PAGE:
Patience reigns supreme for the city gardener, photographer | News, Sports, Jobs

ByDavid M. Conte

Jul 3, 2021

Staff Photo / Ashley Fox …… Overlooking his shady garden is Youngstown’s Robert Coggeshall. Whether tending to his lush gardens, taking care of his three rescue beagles or taking pictures of wildlife, Coggeshall said patience is key.

EDITOR’S NOTE: This is part of a series of Saturday profiles of area residents and their stories. To suggest a profile, contact Feature Editor Burton Cole at [email protected] or Metro Editor Marly Reichert at [email protected]

YOUNGSTOWN – Robert Coggeshall usually starts his day around 5 a.m. when his three rescue beagles, Ruby, Corbin and Shiloh wake him up.

As his day progresses, he spends time tending to the countless plants on his property, which sits against Mill Creek Park.

Throughout the spring, summer and fall, Coggeshall Gardens, which surround his house, bloom in stages.

Coggeshall, 75, said caring for his gardens and the wildlife they bring is possible through “patience and persistence”.

There is constant change, he said. It is also almost impossible to know the amount of different plants, but it has 160 zinnias, seven types of blueberries and black-eyed Susans in the front and side yards.

Last year alone, Coggeshall froze 16 gallons of blueberries.

In the back yard, where his property descends into the park, is a shaded garden with plants including hydrangeas and a variety of hostas.

It was the variety of plants and his love of nature coupled with his patience that brought him wildlife and enabled him to capture it with his Canon cameras.

Covering the walls of his house and occupying storage on his iPad are photos of Buttons, a white deer that died several years ago. The most recent was the white deer that died in calving, which he affectionately referred to as Bella.

Coggeshall has eight multi-terabyte hard drives full of photos.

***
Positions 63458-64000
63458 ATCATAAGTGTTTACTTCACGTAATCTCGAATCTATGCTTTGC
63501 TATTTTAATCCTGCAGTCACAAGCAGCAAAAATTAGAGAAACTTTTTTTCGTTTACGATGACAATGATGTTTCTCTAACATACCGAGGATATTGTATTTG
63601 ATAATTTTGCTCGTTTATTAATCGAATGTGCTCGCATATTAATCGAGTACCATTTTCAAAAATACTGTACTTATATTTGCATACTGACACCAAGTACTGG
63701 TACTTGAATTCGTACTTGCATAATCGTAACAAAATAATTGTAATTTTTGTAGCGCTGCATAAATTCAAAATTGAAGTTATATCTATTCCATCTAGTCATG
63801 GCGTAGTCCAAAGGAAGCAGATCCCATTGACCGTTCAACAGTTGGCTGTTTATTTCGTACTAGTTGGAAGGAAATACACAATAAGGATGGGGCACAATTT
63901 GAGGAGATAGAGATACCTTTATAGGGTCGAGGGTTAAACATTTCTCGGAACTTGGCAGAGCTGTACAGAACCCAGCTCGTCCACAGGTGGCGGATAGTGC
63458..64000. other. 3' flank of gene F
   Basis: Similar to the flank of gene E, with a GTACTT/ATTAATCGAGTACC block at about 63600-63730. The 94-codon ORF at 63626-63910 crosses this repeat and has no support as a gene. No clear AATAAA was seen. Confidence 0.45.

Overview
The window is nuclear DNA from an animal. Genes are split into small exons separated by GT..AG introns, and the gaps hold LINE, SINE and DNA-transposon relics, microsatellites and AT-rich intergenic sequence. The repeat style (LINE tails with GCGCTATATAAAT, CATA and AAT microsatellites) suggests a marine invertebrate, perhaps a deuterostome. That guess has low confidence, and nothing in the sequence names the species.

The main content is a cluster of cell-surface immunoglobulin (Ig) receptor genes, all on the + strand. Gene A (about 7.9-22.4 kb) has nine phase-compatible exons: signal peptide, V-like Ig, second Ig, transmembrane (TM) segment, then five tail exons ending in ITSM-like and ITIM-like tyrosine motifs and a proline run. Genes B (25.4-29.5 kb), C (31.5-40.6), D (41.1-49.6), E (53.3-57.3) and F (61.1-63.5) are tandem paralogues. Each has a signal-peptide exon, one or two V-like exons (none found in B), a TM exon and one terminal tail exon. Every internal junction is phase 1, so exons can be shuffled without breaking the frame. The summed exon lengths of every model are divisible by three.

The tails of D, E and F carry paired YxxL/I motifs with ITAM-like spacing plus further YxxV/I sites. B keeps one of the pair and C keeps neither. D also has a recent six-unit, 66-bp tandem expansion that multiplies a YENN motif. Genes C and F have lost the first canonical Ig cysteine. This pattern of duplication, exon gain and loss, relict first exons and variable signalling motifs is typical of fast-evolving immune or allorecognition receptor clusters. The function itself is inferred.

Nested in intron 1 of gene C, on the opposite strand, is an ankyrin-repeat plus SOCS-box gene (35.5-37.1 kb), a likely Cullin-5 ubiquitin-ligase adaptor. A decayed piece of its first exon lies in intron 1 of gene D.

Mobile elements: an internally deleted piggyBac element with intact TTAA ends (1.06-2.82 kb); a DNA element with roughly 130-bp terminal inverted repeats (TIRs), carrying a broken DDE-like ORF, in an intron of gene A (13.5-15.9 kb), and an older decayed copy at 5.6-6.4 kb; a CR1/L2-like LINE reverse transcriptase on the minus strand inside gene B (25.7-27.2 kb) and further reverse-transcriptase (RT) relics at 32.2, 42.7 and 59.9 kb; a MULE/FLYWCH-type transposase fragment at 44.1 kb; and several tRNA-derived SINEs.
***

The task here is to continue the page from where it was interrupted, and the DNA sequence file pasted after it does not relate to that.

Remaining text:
He has taken tens of thousands of pictures of deer, but in his catalog there are also pictures of eagles, blue herons harpooning fish, “zombie” raccoons and his own reflection in the eye. a bird.

Raccoons led Coggeshall to be interviewed by media around the world in 2018. He was outside with his dogs when a raccoon followed them by walking on his hind legs during the day. Coggeshall brought in his puppies just in time and took pictures of the raccoon as it bared its teeth. After laboratory tests, it was discovered that the raccoons had distemper.

Animals, especially deer, tend to feel welcome and safe around Coggeshall, even reaching out to him. He said he always moved slowly and spoke softly.

For everything, he said, “you just have to be patient.”

In 2005, Coggeshall and his wife Janice moved into the Youngstown home in Ashtabula County.

He grew up in New Hampshire and Janice is from Poland.

They knew they wanted a house in the park, and when the house hit the market, the Coggehalls bought it.

It turns out that through ancestry research, Coggeshall has some sort of connection to Mill Creek and his planner, Volney Rogers.

“Volney Rogers, who created the park, was my eighth cousin twice kidnapped. My eighth great-grandfather was (Rogers’) sixth great-grandfather, Coggeshall said.

In addition to being a retired banker, naturalist, photographer and grandfather, Coggeshall was also a representative for the State of New Hampshire in his early twenties. “I wore a lot of hats,” he said.

“It’s pretty funny because I ran against my sister-in-law’s dad and beat him,” Coggeshall said. Around this time, Coggeshall’s brother also graduated from law school and went to work for the legislature.

While there, he was also a naturalist for the park, where he led tours and lectures at the Ford Nature Center.

Now he will be talking to groups about finding things to do at home, as he took most of his photos within a 10-minute walk of his own home, he said.

Coggeshall has two adult children and three grandchildren.

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